The result of the Greenville County Council District 17 Republican primary on June 14 was overturned in a special meeting of the Greenville County Republican Party Thursday night after defeated County Council member Joe Dill filed a protest over alleged voting irregularities.
Now Joey Russo, who won last week's race by 132 votes, has until 3 p.m. Friday to file an appeal of the county organization's decision with the South Carolina Republican Party.
In a written statement to The Greenville News, Russo's lawyer Sloan Ellis said Russo plans to do exactly that.
"We will immediately appeal this ruling to the South Carolina Republican Party executive committee and ask them to certify the original results and declare Joey Russo the winner," Ellis said. "Joey looks forward to the general election and ultimately representing the citizens of District 17 on County Council.”
Officials with the state Republican Party have not yet met to make a final decision regarding the results of the primary.
According to official results, Russo won 51.36% of the vote on June 14 while Dill won 48.64%.
Ellis said that Thursday's vote was a political move by Dill, and he said the vote did not follow proper protocol. Russo was not at the meeting.
Greenville County council election results: Joe Dill, Lynn Ballard lose seats in primary races
“Tonight’s hearing was an orchestrated attempt to overturn the clear will of Republican primary voters in District 17," Ellis said. "Among many other reasons, since Joey was not served with Mr. Dill’s protest as required by law, the committee’s decision is not valid and cannot stand."
Dill said his protest was filed to ensure a free and fair election.
He called several witnesses during Thursday night's meeting who described different issues with their voting last Tuesday. At least three people discussed problems with voting-machine calibration — where an intended selection was not properly recorded, where a ballot wouldn't be read by a machine and where the corresponding totals did not add up, thus indicating improper calibration in the machine.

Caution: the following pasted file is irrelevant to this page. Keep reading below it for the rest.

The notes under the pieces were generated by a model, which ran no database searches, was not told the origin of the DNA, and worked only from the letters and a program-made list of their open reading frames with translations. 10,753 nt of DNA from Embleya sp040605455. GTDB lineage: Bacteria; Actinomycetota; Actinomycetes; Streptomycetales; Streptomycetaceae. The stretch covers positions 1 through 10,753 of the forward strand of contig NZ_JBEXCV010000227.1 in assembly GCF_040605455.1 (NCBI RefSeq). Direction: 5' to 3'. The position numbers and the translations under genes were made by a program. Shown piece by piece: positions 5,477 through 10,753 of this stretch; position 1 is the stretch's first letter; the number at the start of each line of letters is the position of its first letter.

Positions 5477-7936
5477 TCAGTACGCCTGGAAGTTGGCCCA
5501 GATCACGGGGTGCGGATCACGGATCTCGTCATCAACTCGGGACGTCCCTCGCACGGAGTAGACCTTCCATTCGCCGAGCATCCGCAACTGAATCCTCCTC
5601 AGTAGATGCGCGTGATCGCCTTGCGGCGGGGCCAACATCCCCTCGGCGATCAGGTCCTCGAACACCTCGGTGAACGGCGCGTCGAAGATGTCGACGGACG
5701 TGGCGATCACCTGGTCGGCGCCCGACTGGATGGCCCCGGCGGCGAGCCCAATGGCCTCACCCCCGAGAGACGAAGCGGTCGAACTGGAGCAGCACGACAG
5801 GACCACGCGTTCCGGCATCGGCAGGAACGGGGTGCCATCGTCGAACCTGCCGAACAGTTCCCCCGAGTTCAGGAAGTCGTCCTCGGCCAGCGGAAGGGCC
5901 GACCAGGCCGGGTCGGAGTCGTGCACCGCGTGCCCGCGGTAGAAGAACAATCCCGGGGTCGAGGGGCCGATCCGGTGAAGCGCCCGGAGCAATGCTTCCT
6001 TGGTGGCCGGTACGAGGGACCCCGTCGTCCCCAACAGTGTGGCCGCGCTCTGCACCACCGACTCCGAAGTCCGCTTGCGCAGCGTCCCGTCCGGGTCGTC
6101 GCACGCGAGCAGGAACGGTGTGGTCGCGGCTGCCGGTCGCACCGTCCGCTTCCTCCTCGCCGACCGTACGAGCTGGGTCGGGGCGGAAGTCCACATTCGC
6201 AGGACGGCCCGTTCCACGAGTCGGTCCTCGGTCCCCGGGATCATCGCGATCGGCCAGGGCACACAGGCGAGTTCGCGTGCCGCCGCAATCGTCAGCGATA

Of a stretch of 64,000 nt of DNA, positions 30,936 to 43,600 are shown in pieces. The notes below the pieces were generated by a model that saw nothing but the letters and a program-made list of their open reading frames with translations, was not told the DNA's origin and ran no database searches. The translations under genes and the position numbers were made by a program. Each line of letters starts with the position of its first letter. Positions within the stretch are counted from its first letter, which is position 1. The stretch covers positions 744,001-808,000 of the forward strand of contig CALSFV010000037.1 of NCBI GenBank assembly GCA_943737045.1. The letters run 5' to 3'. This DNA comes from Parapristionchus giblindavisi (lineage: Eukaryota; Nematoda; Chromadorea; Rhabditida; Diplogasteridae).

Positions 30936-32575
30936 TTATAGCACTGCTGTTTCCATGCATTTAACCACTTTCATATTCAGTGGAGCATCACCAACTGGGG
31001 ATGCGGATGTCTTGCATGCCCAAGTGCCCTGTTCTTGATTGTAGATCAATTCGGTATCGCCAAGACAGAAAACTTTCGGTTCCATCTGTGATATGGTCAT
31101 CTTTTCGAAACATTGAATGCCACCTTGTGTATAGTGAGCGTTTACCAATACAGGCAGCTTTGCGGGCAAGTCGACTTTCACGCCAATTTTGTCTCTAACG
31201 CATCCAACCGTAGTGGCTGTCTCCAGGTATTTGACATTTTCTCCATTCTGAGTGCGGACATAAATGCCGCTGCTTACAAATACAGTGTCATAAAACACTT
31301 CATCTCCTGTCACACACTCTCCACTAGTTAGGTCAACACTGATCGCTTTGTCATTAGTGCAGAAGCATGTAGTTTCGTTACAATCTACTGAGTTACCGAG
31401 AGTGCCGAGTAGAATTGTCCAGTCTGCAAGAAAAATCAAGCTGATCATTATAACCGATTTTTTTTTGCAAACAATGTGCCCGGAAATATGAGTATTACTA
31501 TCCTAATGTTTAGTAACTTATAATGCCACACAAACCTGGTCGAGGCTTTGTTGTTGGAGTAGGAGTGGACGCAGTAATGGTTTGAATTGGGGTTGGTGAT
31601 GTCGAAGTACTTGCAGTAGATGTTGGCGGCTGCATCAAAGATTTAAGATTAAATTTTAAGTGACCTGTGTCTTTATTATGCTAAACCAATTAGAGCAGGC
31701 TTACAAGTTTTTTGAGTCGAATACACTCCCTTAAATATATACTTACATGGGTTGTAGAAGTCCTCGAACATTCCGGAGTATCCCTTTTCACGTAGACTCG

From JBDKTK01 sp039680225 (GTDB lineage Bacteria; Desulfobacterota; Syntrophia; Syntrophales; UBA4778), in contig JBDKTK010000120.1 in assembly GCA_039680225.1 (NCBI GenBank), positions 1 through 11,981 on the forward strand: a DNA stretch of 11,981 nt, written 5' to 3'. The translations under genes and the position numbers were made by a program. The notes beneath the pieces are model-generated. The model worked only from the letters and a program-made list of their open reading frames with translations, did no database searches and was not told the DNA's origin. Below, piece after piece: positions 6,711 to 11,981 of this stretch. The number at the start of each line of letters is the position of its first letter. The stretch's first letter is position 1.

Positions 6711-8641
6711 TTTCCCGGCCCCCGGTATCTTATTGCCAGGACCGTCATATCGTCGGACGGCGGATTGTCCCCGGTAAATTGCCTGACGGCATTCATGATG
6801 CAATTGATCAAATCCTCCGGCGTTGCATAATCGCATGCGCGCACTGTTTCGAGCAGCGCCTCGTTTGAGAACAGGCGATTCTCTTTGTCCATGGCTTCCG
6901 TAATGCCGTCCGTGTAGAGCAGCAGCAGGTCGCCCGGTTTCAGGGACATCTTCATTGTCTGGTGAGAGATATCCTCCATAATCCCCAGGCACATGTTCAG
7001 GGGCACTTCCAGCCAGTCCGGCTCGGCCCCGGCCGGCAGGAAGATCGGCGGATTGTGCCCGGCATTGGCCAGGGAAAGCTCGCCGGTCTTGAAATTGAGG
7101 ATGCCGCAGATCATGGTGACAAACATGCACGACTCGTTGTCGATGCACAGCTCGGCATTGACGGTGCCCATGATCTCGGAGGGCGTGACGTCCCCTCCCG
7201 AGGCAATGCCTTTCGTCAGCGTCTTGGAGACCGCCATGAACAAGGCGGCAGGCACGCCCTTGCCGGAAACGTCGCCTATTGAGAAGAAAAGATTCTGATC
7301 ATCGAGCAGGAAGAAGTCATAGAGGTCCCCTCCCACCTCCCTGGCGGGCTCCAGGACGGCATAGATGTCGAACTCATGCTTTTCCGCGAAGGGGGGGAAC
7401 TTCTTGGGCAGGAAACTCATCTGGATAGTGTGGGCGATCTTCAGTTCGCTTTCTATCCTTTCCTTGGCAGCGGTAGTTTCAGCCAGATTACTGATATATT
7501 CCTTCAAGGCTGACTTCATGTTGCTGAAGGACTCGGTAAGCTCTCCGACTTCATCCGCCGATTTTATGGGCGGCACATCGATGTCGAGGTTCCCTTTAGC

One woman said she was improperly turned away and denied the opportunity to cast a provisional ballot.
There was an active questioning of Dill's witnesses by executive committee members, but after Dill completed his presentation, there was little debate over the merits of the protest. Instead, the conversation turned primarily toward the method in which their votes would be cast.
Dill said he initially approached the South Carolina Election Commission to overturn the primary results, but the organization refused.
On Thursday night, with a secret ballot where Greenville County Republican Party representatives from the county's voting precincts cast votes, the county's Republican Party upheld Dill's protest by a vote count of 50 to 13.
"The best thing to do is for us to have an election, and he gets a fair vote, and I get a fair vote... because I don't think either one of us should be happy with what we saw here in this election process," Dill said.
Dill said he plans to speak with Greenville County Election Director Conway Belangia about ways to improve the training process for poll workers, which Dill said was one of the most common irregularities he heard about from District 17 constituents.
Check back for more on this developing story.
— Tim Carlin covers county government, growth and development for The Greenville News. Follow him on Twitter @timcarlin_, and get in touch with him at TCarlin@gannett.com. You can support his work by subscribing to The Greenville News at greenvillenews.com/subscribe.
This article originally appeared on Greenville News: Greenville GOP overturns primary election over voting irregularities